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The System of Profound Knowledge (SoPK) Cheat Sheet by

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The System of Profound Knowledge (SoPK)

The SoPK is an effective theory of management that provides a framework of thought and action for any leader wishing to transform and create a thriving organi­zation. By approp­riately applying the principles and practices of SoPK, a business can reduce costs through reducing waste, rework, staff attrition and litiga­tion, while increasing quality, customer loyalty, worker satisf­action and, profit­ability (ultim­ately).

1. Apprec­iation of a System:

Dr. Deming viewed an organi­zation as a system. He defined a system as a network of interd­epe­ndent components that work together to try to accomplish the aim of the system. The aim for any system should be that everybody gains, not one part of the system at the expense of any other. In a business context this includes shareh­olders, customers, suppliers, employees, the community and the enviro­nment.

Taking a systems approach enables management to view its organi­zation in terms of many internal and external interr­elated connec­tions and intera­ctions, as opposed to discrete and indepe­ndent depart­ments or processes governed by various chains of command. When all the connec­tions and intera­ctions are working together to accomplish a shared aim, a business can achieve tremendous result­s—from improving the quality of its products and services, to raising the entire esprit de corps of a company.

2. Knowldge of Variation

In any business, there are always variat­ions, between people, in output, in service and in product. There are two types of variations within a system— common cause and special cause.
Common cause variat­ions are problems built right into the system, such as defects, errors, mistakes, waste and rework. In a stable system, common cause variation will be predic­table within certain limits.
Special cause variat­ions are unique outside events such as a natural disaster, or an unexpected strike by public transp­ort­ation workers.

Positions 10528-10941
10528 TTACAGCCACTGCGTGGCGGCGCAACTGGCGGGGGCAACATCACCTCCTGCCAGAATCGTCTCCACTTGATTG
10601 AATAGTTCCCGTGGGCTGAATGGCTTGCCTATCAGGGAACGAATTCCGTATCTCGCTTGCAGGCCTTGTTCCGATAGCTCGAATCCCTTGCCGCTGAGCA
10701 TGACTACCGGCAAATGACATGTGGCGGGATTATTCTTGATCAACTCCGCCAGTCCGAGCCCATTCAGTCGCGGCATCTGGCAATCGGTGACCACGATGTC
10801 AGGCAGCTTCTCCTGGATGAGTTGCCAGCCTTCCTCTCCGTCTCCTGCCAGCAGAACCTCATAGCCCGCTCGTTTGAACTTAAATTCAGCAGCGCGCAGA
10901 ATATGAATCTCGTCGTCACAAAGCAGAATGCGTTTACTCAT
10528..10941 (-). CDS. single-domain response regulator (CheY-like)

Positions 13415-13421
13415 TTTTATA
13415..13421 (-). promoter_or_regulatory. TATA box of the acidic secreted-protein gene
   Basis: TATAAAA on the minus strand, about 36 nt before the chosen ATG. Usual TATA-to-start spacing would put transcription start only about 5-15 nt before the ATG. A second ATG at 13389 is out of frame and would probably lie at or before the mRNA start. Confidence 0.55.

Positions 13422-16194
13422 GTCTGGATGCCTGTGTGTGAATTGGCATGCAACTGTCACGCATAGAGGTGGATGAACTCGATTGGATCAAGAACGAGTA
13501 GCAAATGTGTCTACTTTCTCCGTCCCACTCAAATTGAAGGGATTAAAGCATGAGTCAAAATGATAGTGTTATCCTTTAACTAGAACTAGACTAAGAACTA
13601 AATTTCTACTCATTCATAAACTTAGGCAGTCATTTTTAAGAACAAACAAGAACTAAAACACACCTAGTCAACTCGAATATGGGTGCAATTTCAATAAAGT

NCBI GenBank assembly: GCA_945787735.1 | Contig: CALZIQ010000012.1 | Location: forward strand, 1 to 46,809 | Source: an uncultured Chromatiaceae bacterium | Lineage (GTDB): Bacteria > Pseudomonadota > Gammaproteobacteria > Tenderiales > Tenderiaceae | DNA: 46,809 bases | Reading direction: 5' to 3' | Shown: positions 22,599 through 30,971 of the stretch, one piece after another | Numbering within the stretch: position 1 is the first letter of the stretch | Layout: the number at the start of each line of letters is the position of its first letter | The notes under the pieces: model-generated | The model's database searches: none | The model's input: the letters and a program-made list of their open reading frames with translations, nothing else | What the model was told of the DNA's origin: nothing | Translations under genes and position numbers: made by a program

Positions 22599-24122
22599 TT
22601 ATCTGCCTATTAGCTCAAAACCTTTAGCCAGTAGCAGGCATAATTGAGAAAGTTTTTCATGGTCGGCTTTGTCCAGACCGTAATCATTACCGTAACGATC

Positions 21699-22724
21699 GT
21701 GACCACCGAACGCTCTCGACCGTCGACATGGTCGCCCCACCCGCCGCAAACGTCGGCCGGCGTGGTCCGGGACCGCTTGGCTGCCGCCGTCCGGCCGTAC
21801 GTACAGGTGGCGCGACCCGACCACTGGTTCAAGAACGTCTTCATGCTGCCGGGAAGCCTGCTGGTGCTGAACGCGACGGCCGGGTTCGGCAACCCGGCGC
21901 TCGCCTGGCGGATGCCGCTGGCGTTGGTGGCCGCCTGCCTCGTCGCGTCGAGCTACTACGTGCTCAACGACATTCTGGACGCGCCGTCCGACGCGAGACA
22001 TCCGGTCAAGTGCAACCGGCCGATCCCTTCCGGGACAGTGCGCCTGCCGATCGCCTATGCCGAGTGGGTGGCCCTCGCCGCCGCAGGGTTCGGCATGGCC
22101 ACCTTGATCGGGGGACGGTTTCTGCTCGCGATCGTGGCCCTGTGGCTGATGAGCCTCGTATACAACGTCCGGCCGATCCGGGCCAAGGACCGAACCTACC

“Why did something go wrong?” “Why are results so poor?” “How can we repeat this success?” The job of management is to not only ask these and other important perfor­man­ce-­related questions, but also to find the right answers and take the right course of action, through knowledge of variation.

Distin­gui­shing the difference between variation, unders­tanding its causes and predicting behavior, is key to manage­ment’s ability to properly remove problems or barriers in the system. Without knowledge of variation, management might with the best intention take action(s) that makes things worse. Through knowledge of variation, management can realize that attrib­uting a problem to an indivi­dua­l(s), instead of the system, is misguided and mislea­ding.

3. Theory of Knowledge

To help management contin­ually gain more and better knowledge, partic­ularly about its processes and products, Dr. Deming championed the Plan-D­o-S­tud­y-Act (PDSA) cycle, which was first introduced to him by Walter Shewhart. Also known as the Deming Wheel or Deming Cycle, PDSA is a systematic and dynamic process covering theory and applic­ation that yields valuable knowledge, not simply data or inform­ation. It is a means for achieving a never-­ending cycle of valuable learning for the continual improv­ement of a process or product.

4. Psychology

People are different and Management needs to be aware of the differ­ences to optimize the use of everyone’s abilities and talents. People are primarily motivated by intrinsic needs, including taking pride in workma­nship and working with others to achieve common goals, in contrast to simply being motivated by monetary reward, which is a shorts­ighted external form of motiva­tion.

Management must foster an enviro­nment of trust, interd­epe­ndence, relati­onships and pride of workma­nship.

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